My copy of the new translation of Meyer’s 1570 sword-fighting treatise has arrived!
In my workout yesterday, in the “lower body” slot where I’d usually do either some type of squat or some type of lunge, I decided to practice stepping for longsword fencing. As soon as I started, I realized there was all sorts of nuance to how to do it, with a lot of details I wasn’t sure of.
I posted a question to the group discord, asking when to pivot the foot. (That is, the front foot is pointed straight ahead and the back foot is turned out 45 to 90 degrees. After you step forward with your back foot it’s easy enough to just put it down pointed straight ahead. But your new back foot needs to turn out at some point.) I also wanted to know whether people did a toe-pivot or a heel-pivot.
A couple of people responded to say that they did toe-pivots, and that they did them at the end, after establishing the new front foot. Good to know.
When I got to today’s class, Christopher Lee French (one of the intermediate HEMA students, but also an instructor in sport fencing at The Point Fencing Club & School of Champaign) gave me a whole master-class in stepping. He made a series of excellent points.
(Let me pause just for a moment here to make it clear that all the following is my understanding informed by what he was telling me. It’s certainly not his fault if I’ve gotten some things wrong here.)
Here’s a short list:
- While you’re stepping, the foot you’re not stepping with has to support all your weight for the whole time your stepping foot is off the ground. (This is true with ordinary walking as well, but in ordinary walking gate you typically straighten and then momentarily lock the knee of your standing leg. Judging from the woodcuts that illustrate Meyer’s treatise, you stand with your front knee bent at nearly 90 degrees, making it a real strength challenge to hold yourself up.)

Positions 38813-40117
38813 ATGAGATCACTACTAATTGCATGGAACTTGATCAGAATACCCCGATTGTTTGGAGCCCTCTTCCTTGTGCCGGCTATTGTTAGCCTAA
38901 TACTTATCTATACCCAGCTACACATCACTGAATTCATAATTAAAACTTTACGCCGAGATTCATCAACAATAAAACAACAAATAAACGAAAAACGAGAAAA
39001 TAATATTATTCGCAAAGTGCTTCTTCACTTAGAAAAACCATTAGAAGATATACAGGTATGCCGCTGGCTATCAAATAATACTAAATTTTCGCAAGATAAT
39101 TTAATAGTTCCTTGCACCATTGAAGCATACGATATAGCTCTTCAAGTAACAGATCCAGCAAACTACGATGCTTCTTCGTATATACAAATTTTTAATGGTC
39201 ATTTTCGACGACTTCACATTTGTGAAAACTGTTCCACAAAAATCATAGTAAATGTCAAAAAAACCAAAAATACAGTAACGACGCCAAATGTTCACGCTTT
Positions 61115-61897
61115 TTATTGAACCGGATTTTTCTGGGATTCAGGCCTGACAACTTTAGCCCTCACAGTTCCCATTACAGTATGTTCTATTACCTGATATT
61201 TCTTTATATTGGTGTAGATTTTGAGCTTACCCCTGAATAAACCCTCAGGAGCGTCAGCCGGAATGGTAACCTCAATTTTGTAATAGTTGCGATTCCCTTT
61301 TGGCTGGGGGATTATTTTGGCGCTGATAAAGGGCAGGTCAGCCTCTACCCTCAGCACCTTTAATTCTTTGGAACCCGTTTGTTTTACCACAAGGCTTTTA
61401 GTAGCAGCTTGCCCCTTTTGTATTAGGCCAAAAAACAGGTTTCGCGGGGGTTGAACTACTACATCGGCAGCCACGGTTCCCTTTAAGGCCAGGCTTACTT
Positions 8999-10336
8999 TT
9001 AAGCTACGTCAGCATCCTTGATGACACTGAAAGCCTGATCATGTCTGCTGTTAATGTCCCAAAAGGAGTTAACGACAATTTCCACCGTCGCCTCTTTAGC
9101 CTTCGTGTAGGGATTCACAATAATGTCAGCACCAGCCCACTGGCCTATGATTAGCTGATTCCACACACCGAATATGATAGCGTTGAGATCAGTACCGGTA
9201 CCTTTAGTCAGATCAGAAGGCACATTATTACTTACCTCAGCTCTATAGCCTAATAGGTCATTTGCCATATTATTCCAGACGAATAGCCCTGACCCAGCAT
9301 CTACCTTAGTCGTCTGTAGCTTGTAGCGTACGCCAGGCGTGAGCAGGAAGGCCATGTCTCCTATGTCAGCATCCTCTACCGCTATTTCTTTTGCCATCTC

- You don’t want to push off with your back foot (because that would tend to make you bob up and down). Rather, you want to traction yourself forward with the planted foot.
- Your stepping foot needs to move twice as fast as your body. That is, your body is moving forward one step. But your foot has to go a lot farther in the same amount of time, because it’s also going from being the back foot to the front foot.
- As you step forward, you don’t want to swing your stepping foot out and around. Rather, you want to keep it straight in line with the spot where it’s going to end up. This is it better for a lot of reasons, but one is that it means you’re not telegraphing whether it’s a passing step or a gathering step.
He demonstrated many of these, and his example steps also helped me make sense of the (to me) odd use of a toe-pivot described by others in the discord. He tended to finish a quick step with his back foot not yet pointed out. Instead it was pointed forward, with the heel off the ground. When I asked about why he wasn’t turning it out, he said, “Fix that when you have time.” And the way you’d fix it would be to do a toe pivot, and then put your heel down.